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The New Oxford American Dictionary reports that

USAGE 1 Kind of is sometimes used to be deliberately vague: it was kind of a big evening; I was kind of hoping you’d call. More often it reveals an inability to speak clearly: he’s kind of, like, inarticulate, you know? Used precisely, it means sort or type: a maple is a kind of tree.
2 The plural of kind often causes difficulty. With this or that, speaking of one kind, use a singular construction: this kind of cake is my favorite; that kind of fabric doesn’t need ironing. With these or those, speaking of more than one kind, use a plural construction: these kinds of guitars are very expensive; those kinds of animals ought to be left in the wild. Although often encountered, sentences such as I don’t like these kind of things are incorrect. The same recommendations apply to sort and sorts.

For which reason is I don’t like these kind of things incorrect?

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Stumbling across here, I wanted to note that I don't like these kind of chocolates; I like those kind is an utterance that sounds grammatical to me (east coast USA). Perhaps this is why the NOAD says it's "often" encountered. I might "correct" myself in writing, but I'm certain that in speech, I would use these kind for plural items that are right in front of me, especially if they're of one type. ...I tried to test this out on my husband and he also used these kind when I forced him to add kind, but he insists kind is strange and we would usually just say these chocolates. –  aedia λ Aug 18 '11 at 1:47
    
@aedia λ Could it be the sentence is understood as "I like these (kind of) chocolates"? What you wrote could be an answer from the point of view of a native speaker. –  kiamlaluno Aug 18 '11 at 9:25
    
I was just thinking the same thing this morning! You read my mind, @kiamlaluno :) I've added an answer with some notes from COCA. –  aedia λ Aug 18 '11 at 22:41

3 Answers 3

up vote 10 down vote accepted

these and those are determiners that select for a plural count (and can be compared to this and that). Note, there are some determiners which don't have to agree with the count of their noun (e.g. the).

*I don't like these kind of things.

I don't like this kind of thing.

I don't like these kinds of things.

The first is ungrammatical, the next two are good.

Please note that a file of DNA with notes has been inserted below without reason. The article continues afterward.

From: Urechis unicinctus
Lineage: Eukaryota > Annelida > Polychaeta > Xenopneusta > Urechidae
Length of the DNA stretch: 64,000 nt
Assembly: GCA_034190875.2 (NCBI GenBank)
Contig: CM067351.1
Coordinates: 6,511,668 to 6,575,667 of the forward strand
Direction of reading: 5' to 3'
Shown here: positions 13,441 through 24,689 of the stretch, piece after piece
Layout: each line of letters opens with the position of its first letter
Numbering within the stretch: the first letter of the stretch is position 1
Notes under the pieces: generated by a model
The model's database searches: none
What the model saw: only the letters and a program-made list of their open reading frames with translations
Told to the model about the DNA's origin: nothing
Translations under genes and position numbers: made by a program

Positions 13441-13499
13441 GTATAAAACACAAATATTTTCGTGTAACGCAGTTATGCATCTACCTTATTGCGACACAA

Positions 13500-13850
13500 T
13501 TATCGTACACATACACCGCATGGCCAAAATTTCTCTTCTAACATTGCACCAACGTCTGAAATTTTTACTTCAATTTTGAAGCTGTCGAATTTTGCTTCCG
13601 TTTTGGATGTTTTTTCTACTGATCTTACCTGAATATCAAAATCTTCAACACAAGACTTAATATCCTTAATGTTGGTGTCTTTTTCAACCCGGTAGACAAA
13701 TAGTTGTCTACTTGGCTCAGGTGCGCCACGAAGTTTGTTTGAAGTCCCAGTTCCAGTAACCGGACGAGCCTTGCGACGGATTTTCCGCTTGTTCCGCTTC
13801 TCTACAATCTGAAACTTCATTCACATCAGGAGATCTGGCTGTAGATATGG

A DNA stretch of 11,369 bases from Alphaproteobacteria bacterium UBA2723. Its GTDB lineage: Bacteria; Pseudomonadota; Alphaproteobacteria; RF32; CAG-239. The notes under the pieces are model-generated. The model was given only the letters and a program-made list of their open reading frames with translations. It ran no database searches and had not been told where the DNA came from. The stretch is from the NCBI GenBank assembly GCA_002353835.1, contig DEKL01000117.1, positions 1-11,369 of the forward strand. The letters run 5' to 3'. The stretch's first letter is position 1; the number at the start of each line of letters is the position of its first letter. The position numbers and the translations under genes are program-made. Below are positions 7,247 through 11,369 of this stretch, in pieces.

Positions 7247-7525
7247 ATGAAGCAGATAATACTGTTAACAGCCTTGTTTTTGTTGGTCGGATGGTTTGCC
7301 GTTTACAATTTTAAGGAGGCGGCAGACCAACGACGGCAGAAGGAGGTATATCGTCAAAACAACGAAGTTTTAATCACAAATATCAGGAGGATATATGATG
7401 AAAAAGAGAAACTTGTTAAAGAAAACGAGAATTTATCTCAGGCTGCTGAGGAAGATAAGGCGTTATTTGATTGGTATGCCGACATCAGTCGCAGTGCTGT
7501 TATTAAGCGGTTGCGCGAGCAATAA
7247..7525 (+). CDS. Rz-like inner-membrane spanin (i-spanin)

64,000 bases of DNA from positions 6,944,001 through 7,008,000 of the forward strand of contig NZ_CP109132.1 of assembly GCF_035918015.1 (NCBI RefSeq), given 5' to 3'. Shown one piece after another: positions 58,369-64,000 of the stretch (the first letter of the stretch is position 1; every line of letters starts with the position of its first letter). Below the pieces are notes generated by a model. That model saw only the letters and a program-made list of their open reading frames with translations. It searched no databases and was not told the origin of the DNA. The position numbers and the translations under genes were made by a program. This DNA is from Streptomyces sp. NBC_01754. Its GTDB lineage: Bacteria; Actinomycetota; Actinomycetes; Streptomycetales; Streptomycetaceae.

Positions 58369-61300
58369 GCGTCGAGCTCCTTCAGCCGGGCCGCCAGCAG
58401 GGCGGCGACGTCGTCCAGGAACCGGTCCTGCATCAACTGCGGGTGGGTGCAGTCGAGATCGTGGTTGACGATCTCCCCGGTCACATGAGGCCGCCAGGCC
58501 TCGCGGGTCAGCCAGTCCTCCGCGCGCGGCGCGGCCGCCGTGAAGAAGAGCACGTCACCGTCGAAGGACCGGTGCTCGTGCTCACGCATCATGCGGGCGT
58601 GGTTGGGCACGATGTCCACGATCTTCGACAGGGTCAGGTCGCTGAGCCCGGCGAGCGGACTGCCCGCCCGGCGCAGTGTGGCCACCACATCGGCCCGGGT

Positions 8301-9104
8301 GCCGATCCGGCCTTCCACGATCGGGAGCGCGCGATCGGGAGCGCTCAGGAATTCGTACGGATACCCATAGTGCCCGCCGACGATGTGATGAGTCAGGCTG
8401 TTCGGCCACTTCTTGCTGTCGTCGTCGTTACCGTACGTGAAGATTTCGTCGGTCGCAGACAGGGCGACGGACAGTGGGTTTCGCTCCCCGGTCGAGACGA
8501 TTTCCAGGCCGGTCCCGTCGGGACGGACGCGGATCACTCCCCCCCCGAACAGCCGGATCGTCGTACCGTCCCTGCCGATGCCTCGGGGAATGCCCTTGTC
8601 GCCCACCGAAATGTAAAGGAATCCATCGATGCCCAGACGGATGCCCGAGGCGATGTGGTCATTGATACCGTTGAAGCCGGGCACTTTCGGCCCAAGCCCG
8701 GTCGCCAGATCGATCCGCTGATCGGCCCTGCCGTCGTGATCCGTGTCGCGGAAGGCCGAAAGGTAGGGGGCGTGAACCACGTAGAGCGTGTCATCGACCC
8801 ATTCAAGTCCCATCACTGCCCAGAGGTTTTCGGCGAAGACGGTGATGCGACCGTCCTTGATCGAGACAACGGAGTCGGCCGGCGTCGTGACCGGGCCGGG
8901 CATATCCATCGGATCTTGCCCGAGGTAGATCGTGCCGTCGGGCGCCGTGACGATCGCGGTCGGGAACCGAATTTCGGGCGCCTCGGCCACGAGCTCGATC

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The point being that while there's a plurality of "things", there's only one "kind" (of things). If in doubt, delete everything that decribes the noun (in this case the "of things" describes what kind of kind) and what's left should still be grammatically correct. –  Steve314 Aug 18 '11 at 22:56

COCA includes about four times as many entries (~1200 to ~300) for these kinds of (plural noun) compared to these kind of (plural noun), indicating that the former is preferred, but the latter is not uncommon in American English.

It's interesting to note that nearly all of the sentences of the form these kind of (plural noun) in COCA are from transcripts of spoken English and in quotes in news:

NPR_TalkNation: ...talk about carbon and carbon footprints and burning fossil fuels and wood and all these kind of things without talking about the carbon in trees.
Fox_OReilly: ...what do you do to prepare people to defend themselves in these kind of situations?

The New York Times exhibits the phenomenon, but no surprise—it's a carefully reported quote:

...Mr. McQuaid said. "What brought me in were the social aspects. You'd see these high-level people running by and want to emulate them. And what really fascinated me even then was how the players could get completely obsessed with these kind of games, and it was just their life, and they could log in for 10, 12, 16 hours a day. "

These kind of (plural noun) is almost completely absent when restricting a COCA search to the academic category, but these kinds of (plural noun) is common, with uses like:

...prudent, without the results of careful studies, to withhold judgment on these kinds of questions.

So, when a formal register is required, as in academic writing, these kind appears to be unacceptable, as NOAD reports.


This follows my experience as a native speaker of American English: the utterance

I don't like these kind of chocolates; I like those kind.

sounds grammatical in my dialect, when it is spoken. It is sensible if I am referring to plural chocolates, but of only one type.

I think that as I say it, I am thinking of these chocolates, and it's as if kind of just modifies the chocolates, like an adjective that doesn't need to be changed for a plural: I don't like these green grapes; I like those red grapes. Perhaps it's because of the shortened form kinda.

Because the these kind version seldom appears in formal writing, though, it might stand out to me as odd and I would probably feel prompted to change it in my own work, even though I wouldn't notice anything "wrong" with it.

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In addition to the other answers, I think using "these" (or "this") often tells you which things you're talking about, so "these kind of things" is often (but not always) a padded form of "these things".

Adding "kind of" can clarify that you're referring to a wider range of things of the same type - not just the ones that you're e.g. pointing at right now - but it's sometimes used when there's no need for clarification.

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